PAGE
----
By Jen Walling
Executive Director, Illinois Environmental Council
I’ve never imagined an Illinois where Lisa Madigan was no longer attorney general. She has been an immutable figure on the Illinois political landscape for two decades, and a reliable decision-maker and partner on many of the environmental community’s campaigns. When embarking on a campaign, we begin by assessing potential opponents, allies, and other stakeholders. Perhaps it has been taken for granted that nearly every time we have performed this analysis over the past twenty years, we have been able to add the AG to the ally column.
I am proud to say that I’ve personally worked with the staff of the attorney general’s office to keep lead out of children’s drinking water, petroleum coke out of people’s lungs, and animal wastes out of drinking water. We’ve worked to regulate high volume hydraulic fracturing, provide people with the right to file citizen suits, allow public comment on environmental permits, and stop quarries from leaching hazardous materials into groundwater.
Of course, there have also been disagreements. For example, environmentalists strongly disagreed with the AG’s staff on the impact of proposed energy efficiency programs on consumer bills. But even when there were points of contention, we appreciated that we were dealing with a responsive and respectful office that was clearly invested in protecting the public interest.
For all the reasons given above, we are grateful to Attorney General Lisa Madigan for her years of service.
Going forward, however, those of us working to protect the environment are left with many questions about the future of the office, namely, how will future occupants fulfill their duty as the legal officer of the state, with the constitutional obligation to provide and maintain a healthful environment for the benefit of this and future generations?
As the legal office for Illinois, any future Attorney General should pursue the following strategies to protect the people of Illinois:
- Pursue judgments against polluters that pay back the public for the damage that was caused. Pollution causes real damage to private and public property. The attorney general, in enforcement of environmental cases, can pursue strong judgments that repay the people of Illinois instead of the polluters. Penalties should cover the costs to clean up all environmental damages, instead of only requiring profitable polluters to pay for facility upgrades.
- Challenge weak or harmful federal environmental laws, and support the strong ones. Attorney Generals across the country have been on the frontlines in responding to President Trump and USEPA director Scott Pruitt’s tearing down of life-saving environmental laws. Attorney General Lisa Madigan strongly supported the Clean Power Plan and the benefits that it would have provided Illinois. The next attorney general will be required to step up and take on basic Clean Air and Clean Water enforcement that the federal government has abandoned.
- Aggressively lobby the legislature for laws that make it easy to prosecute polluters. Vague or ambiguous state statutes can make it more difficult for the attorney general to link pollution back to the party that caused the damage. Even worse, some legislators pursue legislation that would make it impossible to link damage from pollution to the party that caused it. Statutes can even be purposely designed to limit the ability of the public to challenge projects that will damage their community – or limit the ability to challenge to only those living in wealthy communities. A great attorney general will vigorously protect the ability of her or his office to challenge polluters.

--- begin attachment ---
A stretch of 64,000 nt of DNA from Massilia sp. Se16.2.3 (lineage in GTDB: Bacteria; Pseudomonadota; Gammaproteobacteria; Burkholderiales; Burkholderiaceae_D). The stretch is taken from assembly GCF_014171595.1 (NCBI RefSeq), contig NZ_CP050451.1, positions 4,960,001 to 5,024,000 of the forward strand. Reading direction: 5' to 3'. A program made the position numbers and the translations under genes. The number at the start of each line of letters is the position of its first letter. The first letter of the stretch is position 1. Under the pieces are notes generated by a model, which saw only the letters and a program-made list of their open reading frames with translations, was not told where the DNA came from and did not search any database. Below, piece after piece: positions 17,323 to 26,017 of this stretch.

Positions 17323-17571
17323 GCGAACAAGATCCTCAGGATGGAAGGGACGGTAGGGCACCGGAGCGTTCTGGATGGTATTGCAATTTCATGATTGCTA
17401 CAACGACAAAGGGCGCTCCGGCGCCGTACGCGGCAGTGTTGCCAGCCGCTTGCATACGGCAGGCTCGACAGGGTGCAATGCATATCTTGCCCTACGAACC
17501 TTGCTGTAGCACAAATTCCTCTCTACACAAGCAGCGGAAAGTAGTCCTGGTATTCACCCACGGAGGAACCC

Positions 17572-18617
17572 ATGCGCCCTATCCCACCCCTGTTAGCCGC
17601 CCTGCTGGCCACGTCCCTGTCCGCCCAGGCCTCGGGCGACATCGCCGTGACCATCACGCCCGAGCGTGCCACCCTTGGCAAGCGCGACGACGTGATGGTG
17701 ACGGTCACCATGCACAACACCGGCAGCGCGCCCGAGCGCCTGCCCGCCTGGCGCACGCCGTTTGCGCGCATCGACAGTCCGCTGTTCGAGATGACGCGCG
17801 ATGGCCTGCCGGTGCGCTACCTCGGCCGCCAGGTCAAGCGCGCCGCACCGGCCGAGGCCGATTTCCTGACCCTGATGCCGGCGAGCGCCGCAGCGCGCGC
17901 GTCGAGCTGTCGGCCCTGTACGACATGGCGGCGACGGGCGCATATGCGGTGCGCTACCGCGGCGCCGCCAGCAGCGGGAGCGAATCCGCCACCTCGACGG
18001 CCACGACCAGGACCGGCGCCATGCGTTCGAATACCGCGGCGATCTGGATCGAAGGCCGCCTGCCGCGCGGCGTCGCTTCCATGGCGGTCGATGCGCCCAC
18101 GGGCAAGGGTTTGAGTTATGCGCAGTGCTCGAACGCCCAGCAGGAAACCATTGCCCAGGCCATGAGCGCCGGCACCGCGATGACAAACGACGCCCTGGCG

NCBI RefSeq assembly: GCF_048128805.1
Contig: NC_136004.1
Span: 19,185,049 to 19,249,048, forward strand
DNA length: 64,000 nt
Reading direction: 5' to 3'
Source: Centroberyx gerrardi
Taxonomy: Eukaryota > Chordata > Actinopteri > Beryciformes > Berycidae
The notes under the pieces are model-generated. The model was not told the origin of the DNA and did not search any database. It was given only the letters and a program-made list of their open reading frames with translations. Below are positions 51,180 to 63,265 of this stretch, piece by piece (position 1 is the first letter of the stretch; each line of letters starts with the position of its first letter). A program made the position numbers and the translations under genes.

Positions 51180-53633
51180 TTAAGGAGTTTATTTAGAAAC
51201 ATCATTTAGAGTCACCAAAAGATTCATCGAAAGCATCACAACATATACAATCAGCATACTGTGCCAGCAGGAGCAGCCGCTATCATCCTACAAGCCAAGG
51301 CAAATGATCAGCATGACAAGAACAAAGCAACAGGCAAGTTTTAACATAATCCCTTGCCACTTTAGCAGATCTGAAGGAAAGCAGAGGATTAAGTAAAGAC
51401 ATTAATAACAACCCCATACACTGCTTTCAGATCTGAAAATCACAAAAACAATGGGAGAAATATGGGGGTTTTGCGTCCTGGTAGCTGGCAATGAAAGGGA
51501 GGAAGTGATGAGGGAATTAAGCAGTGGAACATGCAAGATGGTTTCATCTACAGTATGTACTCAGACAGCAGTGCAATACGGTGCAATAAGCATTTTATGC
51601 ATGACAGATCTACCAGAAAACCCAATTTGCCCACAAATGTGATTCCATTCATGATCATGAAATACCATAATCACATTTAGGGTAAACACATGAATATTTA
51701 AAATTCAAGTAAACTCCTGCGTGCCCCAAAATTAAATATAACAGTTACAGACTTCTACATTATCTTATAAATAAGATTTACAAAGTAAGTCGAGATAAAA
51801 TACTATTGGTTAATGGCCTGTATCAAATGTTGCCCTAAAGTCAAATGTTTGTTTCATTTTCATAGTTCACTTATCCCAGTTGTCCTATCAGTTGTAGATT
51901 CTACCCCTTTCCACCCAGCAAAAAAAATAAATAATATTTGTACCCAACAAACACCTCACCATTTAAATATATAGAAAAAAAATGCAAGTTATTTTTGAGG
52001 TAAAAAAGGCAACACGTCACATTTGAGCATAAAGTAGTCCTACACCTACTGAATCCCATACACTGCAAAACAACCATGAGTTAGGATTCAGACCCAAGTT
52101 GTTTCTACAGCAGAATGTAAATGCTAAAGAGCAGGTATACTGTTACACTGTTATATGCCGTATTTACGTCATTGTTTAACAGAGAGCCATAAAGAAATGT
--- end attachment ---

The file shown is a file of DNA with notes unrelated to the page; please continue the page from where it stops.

- Defend the public interest. While the attorney general represents agencies and other branches of state government in lawsuits, the AG is the attorney that represents the people of Illinois and the broad public interest of the state. Our clean water, clean air, and natural spaces are all part of the public trust. The decision to pursue policies that truly support the public interest instead of the special interest is up to the person in office.
Every single action that the environmental community has undertaken in the last fifteen years has been with the understanding that we have an attorney general who will back us up. Attorney General Lisa Madigan has been a champion for the environment in her office, in the courts, and in the state legislature. She has pursued strict punishments for polluters, won judgments that paid the people of Illinois back for their loss of natural resources, and pursued legislation that gives the public more rights to challenge polluting projects in their community. We hope that the next attorney general will learn from these examples.
While we are all deeply interested in the Governor’s race in 2018, the attorney general’s race must also be a top priority for every environmentalist in Illinois. Together, IEC organizations will make sure that every AG candidate not only knows that the environmental enforcement division exists, but that it continues in the legacy of Attorney General Madigan.